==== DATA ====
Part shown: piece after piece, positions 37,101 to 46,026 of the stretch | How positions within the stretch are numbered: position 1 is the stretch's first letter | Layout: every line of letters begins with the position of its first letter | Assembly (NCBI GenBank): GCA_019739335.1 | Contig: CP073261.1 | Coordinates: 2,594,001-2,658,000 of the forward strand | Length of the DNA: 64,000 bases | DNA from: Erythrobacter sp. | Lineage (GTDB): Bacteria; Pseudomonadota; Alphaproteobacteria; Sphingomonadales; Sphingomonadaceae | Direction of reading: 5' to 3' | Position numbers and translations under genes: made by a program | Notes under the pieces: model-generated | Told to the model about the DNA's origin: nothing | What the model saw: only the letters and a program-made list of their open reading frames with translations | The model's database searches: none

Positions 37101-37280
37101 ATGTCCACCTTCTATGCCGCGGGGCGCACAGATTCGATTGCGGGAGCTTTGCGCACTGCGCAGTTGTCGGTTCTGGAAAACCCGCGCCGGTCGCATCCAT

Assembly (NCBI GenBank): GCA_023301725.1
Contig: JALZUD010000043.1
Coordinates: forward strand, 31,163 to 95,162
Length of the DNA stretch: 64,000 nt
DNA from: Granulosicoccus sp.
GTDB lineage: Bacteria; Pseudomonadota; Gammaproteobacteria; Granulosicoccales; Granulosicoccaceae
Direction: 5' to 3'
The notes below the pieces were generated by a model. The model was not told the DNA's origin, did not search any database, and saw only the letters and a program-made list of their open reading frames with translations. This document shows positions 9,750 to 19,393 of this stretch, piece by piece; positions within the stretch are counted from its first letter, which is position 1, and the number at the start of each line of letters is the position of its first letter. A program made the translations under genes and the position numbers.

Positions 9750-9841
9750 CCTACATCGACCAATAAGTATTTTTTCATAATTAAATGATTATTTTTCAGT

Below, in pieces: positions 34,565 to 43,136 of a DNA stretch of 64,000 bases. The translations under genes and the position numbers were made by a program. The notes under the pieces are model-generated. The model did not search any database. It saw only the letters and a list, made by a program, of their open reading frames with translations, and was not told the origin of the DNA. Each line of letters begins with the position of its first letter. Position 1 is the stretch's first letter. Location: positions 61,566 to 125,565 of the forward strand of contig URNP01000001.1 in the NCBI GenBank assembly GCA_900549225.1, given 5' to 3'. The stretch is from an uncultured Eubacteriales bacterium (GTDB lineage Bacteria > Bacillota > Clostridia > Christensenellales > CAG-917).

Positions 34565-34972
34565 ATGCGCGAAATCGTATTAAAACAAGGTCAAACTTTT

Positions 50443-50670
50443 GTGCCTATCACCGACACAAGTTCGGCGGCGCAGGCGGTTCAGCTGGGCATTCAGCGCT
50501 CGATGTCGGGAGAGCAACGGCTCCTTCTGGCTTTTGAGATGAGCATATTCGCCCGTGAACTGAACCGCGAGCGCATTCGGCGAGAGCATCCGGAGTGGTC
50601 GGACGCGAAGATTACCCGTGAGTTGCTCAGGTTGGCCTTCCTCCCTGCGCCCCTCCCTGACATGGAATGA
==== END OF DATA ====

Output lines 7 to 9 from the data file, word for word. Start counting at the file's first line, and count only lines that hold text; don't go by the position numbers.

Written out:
Length of the DNA stretch: 64,000 nt
DNA from: Granulosicoccus sp.
GTDB lineage: Bacteria; Pseudomonadota; Gammaproteobacteria; Granulosicoccales; Granulosicoccaceae